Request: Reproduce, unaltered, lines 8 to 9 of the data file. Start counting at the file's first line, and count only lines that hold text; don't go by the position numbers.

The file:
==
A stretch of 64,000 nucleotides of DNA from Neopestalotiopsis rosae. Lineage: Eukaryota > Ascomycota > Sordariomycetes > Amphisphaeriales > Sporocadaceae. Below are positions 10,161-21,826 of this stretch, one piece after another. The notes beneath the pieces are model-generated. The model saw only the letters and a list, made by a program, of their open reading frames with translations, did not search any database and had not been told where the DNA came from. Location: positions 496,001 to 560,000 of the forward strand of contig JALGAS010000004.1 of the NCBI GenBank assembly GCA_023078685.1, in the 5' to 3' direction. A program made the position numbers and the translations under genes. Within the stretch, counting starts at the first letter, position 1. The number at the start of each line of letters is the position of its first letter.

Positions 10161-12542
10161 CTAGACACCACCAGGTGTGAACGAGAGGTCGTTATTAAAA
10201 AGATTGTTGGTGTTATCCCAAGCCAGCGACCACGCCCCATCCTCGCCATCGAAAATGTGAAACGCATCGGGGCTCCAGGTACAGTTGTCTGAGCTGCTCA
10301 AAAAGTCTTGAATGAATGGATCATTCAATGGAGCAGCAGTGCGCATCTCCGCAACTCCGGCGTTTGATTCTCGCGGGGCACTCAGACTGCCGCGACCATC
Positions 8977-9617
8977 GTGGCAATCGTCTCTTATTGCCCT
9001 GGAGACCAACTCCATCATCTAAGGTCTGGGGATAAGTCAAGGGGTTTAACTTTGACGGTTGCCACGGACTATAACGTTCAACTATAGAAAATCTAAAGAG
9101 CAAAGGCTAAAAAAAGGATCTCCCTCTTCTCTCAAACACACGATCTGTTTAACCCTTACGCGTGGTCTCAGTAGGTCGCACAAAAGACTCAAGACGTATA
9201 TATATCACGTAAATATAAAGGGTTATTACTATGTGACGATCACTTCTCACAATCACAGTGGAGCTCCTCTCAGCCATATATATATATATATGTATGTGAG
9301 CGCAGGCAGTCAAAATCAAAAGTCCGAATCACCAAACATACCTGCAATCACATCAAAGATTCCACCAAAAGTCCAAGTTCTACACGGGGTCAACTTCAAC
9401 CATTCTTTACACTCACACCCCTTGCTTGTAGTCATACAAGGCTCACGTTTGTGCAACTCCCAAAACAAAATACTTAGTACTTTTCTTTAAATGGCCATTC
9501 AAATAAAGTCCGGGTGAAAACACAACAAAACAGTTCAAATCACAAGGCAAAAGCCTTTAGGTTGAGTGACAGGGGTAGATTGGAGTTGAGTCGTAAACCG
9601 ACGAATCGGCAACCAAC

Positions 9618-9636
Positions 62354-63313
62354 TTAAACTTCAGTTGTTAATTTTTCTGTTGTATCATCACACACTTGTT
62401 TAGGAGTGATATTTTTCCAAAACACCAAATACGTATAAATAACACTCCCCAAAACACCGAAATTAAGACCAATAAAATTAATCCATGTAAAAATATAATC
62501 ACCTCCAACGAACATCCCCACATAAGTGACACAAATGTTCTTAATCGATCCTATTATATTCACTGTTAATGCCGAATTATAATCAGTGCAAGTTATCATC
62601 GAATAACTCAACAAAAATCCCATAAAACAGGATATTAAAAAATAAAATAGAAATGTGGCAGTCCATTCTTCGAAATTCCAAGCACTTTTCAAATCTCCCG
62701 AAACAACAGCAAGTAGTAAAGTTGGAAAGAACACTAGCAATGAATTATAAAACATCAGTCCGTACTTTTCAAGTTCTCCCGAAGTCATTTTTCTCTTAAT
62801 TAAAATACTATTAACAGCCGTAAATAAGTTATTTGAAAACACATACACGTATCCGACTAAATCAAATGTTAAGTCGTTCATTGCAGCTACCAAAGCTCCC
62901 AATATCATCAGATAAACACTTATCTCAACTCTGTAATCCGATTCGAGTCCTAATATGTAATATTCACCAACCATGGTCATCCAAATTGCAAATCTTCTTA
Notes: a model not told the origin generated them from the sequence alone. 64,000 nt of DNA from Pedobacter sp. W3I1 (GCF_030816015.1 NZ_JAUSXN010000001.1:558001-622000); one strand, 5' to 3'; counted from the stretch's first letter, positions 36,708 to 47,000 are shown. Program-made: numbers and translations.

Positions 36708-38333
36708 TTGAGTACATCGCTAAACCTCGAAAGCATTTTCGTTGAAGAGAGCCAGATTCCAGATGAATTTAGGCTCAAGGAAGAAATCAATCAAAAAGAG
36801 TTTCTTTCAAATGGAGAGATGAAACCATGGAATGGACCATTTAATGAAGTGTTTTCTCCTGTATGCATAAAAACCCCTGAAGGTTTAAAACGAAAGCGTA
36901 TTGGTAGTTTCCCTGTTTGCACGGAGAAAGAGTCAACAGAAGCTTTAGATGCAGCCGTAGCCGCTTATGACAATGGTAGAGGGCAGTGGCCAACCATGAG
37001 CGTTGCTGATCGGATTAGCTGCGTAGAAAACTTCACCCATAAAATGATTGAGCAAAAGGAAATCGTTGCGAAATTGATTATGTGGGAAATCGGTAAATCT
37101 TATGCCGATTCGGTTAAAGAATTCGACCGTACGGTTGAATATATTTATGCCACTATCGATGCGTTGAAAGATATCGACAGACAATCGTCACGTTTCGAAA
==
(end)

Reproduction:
9001 GGAGACCAACTCCATCATCTAAGGTCTGGGGATAAGTCAAGGGGTTTAACTTTGACGGTTGCCACGGACTATAACGTTCAACTATAGAAAATCTAAAGAG
9101 CAAAGGCTAAAAAAAGGATCTCCCTCTTCTCTCAAACACACGATCTGTTTAACCCTTACGCGTGGTCTCAGTAGGTCGCACAAAAGACTCAAGACGTATA